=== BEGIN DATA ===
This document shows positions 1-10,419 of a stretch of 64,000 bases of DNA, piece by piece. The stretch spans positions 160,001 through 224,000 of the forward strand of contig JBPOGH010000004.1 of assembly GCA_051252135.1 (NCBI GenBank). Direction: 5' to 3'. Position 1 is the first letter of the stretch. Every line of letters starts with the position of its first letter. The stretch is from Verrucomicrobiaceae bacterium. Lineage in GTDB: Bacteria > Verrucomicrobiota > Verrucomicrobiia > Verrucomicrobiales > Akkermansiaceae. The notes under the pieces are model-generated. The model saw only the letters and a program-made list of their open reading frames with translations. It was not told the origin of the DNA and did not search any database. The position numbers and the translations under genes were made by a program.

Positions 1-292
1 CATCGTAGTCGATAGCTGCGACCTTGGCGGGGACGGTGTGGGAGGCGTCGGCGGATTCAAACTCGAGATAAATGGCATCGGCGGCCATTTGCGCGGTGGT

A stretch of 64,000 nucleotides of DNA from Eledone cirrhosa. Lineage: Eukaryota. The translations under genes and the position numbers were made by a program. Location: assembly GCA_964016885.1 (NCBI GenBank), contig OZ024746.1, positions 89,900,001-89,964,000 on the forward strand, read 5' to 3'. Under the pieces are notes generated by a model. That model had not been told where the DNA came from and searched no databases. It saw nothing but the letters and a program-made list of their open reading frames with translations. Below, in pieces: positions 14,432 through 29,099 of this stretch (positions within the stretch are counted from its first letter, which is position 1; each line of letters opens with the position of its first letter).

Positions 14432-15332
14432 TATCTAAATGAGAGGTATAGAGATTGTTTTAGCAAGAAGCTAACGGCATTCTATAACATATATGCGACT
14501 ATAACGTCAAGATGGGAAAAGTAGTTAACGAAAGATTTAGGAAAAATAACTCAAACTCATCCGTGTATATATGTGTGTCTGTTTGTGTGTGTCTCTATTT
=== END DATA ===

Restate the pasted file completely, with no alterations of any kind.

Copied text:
This document shows positions 1-10,419 of a stretch of 64,000 bases of DNA, piece by piece. The stretch spans positions 160,001 through 224,000 of the forward strand of contig JBPOGH010000004.1 of assembly GCA_051252135.1 (NCBI GenBank). Direction: 5' to 3'. Position 1 is the first letter of the stretch. Every line of letters starts with the position of its first letter. The stretch is from Verrucomicrobiaceae bacterium. Lineage in GTDB: Bacteria > Verrucomicrobiota > Verrucomicrobiia > Verrucomicrobiales > Akkermansiaceae. The notes under the pieces are model-generated. The model saw only the letters and a program-made list of their open reading frames with translations. It was not told the origin of the DNA and did not search any database. The position numbers and the translations under genes were made by a program.

Positions 1-292
1 CATCGTAGTCGATAGCTGCGACCTTGGCGGGGACGGTGTGGGAGGCGTCGGCGGATTCAAACTCGAGATAAATGGCATCGGCGGCCATTTGCGCGGTGGT

A stretch of 64,000 nucleotides of DNA from Eledone cirrhosa. Lineage: Eukaryota. The translations under genes and the position numbers were made by a program. Location: assembly GCA_964016885.1 (NCBI GenBank), contig OZ024746.1, positions 89,900,001-89,964,000 on the forward strand, read 5' to 3'. Under the pieces are notes generated by a model. That model had not been told where the DNA came from and searched no databases. It saw nothing but the letters and a program-made list of their open reading frames with translations. Below, in pieces: positions 14,432 through 29,099 of this stretch (positions within the stretch are counted from its first letter, which is position 1; each line of letters opens with the position of its first letter).

Positions 14432-15332
14432 TATCTAAATGAGAGGTATAGAGATTGTTTTAGCAAGAAGCTAACGGCATTCTATAACATATATGCGACT
14501 ATAACGTCAAGATGGGAAAAGTAGTTAACGAAAGATTTAGGAAAAATAACTCAAACTCATCCGTGTATATATGTGTGTCTGTTTGTGTGTGTCTCTATTT